We publish a whole lot of content here at Cageside Seats. We’re also [looks around and whispers so the bosses can’t hear] not the only place producing wrestling content on the internet. So, as a service to you on the weekdays, we’ll be producing a wrestling newsletter, "Rude Awakening." Well, it will be a newsletter eventually: for now, it’ll just be part of your experience here at Cageside, collecting the news, recaps, and social moments from the greater wrestling universe daily so you won’t fall behind, with a newsletter format to come.
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Baron Corbin is probably going to win the men’s Money in the Bank ladder match this Sunday. That’s not based on rumors or the fact he’s been pinned a few times in the lead-up to this match and oh boy does WWE love that kind of “surprise” winner: it’s because of a consistent, logical thread that’s permeated his entire career in WWE. Baron Corbin is (kayfabe) bad at wrestling. But there is almost no one in WWE who will beat the absolute hell out of you like Baron Corbin can, and that’s where his advantage sits.
What does “bad” at wrestling mean? It doesn’t mean Corbin’s moveset is limited (it’s not) or that he doesn’t know how to tell a story in the ring (he does) or that he’s sloppy (he isn’t). It’s that when Corbin does end up losing, it’s often to someone he should have beaten, but he either got cocky or simply got rolled up and lacks the capability to escape. Austin Aries pulled it off back in NXT. Sami Zayn managed to beat Corbin almost immediately with a rollup during this pay-per-view cycle — it’s a problem that’s persisted through the years. When Corbin loses, it’s often because someone who can list “knows how to wrestle” as a significant strength takes him down in ways Daniel Bryan would be proud of.
And what almost always follows those surprise rollup losses is Corbin beating the memory of victory right out of his opponent. Why does this matter this Sunday at Money in the Bank? Well, there will be no surprise rollups in a match where the only goal is to destroy your opponents to the point where you can climb the ladder and bring down the briefcase uninterrupted.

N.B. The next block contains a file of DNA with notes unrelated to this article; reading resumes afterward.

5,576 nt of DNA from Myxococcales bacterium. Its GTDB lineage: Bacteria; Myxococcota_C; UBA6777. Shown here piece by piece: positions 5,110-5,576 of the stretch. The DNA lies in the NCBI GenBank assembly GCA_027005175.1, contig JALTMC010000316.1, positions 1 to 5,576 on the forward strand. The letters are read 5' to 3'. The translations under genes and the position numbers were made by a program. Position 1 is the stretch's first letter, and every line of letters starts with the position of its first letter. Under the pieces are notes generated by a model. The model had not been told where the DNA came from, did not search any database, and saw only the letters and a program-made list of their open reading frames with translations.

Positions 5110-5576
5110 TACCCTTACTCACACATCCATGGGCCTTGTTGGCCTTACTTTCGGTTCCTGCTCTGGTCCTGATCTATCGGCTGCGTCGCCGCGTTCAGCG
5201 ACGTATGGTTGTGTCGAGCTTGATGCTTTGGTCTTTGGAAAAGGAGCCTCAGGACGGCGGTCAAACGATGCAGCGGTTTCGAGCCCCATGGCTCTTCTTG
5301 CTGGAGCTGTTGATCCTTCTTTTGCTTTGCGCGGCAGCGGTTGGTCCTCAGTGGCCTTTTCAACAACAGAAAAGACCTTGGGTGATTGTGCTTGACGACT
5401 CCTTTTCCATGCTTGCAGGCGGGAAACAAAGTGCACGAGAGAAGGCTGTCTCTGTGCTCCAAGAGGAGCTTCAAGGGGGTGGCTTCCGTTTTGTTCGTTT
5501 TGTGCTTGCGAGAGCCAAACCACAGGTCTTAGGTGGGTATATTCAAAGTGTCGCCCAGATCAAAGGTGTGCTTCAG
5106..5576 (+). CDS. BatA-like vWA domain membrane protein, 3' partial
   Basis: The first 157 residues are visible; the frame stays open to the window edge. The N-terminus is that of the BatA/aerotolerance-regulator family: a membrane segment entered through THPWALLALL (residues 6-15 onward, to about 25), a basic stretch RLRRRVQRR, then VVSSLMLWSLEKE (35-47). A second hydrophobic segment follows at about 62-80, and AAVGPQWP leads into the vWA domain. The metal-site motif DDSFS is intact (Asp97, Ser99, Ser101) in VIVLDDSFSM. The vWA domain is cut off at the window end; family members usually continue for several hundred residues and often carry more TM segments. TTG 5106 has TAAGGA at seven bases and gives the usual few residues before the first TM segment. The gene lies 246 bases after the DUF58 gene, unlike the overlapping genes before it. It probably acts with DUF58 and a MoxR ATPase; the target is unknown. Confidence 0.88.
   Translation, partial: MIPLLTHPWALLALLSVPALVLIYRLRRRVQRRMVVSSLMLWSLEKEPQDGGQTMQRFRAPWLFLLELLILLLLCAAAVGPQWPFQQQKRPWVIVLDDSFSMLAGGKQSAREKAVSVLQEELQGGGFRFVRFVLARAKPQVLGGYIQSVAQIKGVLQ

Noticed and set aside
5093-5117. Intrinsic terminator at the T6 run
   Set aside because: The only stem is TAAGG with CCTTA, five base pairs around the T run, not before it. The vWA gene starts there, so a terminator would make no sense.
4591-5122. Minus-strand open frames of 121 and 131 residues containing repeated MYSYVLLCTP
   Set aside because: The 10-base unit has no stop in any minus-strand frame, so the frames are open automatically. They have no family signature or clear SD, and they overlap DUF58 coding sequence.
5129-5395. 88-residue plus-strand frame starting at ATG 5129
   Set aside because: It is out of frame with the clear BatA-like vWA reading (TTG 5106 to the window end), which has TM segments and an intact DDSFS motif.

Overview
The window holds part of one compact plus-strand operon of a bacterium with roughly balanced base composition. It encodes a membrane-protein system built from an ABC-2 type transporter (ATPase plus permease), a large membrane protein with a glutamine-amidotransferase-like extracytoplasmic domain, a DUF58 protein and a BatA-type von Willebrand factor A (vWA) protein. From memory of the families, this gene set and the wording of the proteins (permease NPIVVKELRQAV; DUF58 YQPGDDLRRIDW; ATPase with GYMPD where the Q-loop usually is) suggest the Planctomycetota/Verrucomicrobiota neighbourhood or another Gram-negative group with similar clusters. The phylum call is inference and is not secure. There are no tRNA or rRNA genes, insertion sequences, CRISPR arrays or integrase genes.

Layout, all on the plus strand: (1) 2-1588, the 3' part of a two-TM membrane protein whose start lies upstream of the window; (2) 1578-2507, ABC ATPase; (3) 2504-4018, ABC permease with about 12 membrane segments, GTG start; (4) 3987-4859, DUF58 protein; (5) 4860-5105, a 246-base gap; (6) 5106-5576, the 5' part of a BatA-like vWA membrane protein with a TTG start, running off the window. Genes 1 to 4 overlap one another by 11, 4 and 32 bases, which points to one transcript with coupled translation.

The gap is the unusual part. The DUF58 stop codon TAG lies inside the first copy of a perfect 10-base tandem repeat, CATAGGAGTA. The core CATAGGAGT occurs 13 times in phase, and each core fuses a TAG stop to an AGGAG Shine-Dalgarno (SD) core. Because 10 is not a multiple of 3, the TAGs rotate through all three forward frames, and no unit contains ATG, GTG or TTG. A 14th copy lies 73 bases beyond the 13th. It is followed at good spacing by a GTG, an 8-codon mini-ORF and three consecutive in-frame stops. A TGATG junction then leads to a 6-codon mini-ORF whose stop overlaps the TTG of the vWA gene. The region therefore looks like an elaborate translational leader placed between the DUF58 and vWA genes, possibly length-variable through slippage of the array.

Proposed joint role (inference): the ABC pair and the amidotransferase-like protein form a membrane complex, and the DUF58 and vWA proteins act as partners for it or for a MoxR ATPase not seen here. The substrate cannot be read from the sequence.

Corbin’s greatest weakness has been nullified. He doesn’t need to out-graps his opponents: he just needs to pound on them with his Golden Glove-winning fists and ladders and drive them into the ground with his signature moves until his opponents are incapable of following him to the case.
Plus, a guy who is known for backstage beatdowns and surprise attacks having access to a whenever-he-wants cash-in opportunity for the WWE World Championship is just too perfect, and it’s very likely that it’s just what we’ll be seeing after Money in the Bank.
- Thursday’s Rumor Roundup includes an intriguing tidbit about Triple H, who is potentially frustrated with Vince McMahon over the treatment of some former NXT talent on the main roster.
- Big Show hates how WWE uses him on television, and much prefers working live events.
- While we got the rare middling episode of NXT this week, the brawl between Nikki Cross and Asuka was legit, and seems like it’s finally setting up a one-on-one program between the two.
- One Cagesider has made the argument for NXT to add a mid-card title to give the impressive depth on the roster something to fight for.
- WWE has quite a few ties to this upcoming Conor McGregor/Floyd Mayweather fight.
- The Bullet Club isn’t even pretending to not be the nWo anymore, but that’s okay: at least their members actually wrestle.
- If you want these Money in the Bank sneakers from Foot Locker, you’ll need $500.
- Rusev is cleared to return, and suddenly, the sun is shining a little brighter.
- Rumor seems to be that WWE is working toward a Triple H vs. Kurt Angle match.
- The Cueto Cup began on this week’s Lucha Underground, and Kyle Decker has the full recap.
- Kyle also took the time to prepare you for this week’s episode of Impact Wrestling.
- Austin Aries says he’s not medically cleared to wrestle, and it’s hard to tell if that’s a story or reality.
- Speaking of cruiserweights, why isn’t Kalisto one of them? He’s not like main eventer Finn Balor, who has an obvious excuse.
- ESPN spoke to Natalya about SmackDown’s women climbing a ladder to try and smash the glass ceiling this weekend at Money in the Bank.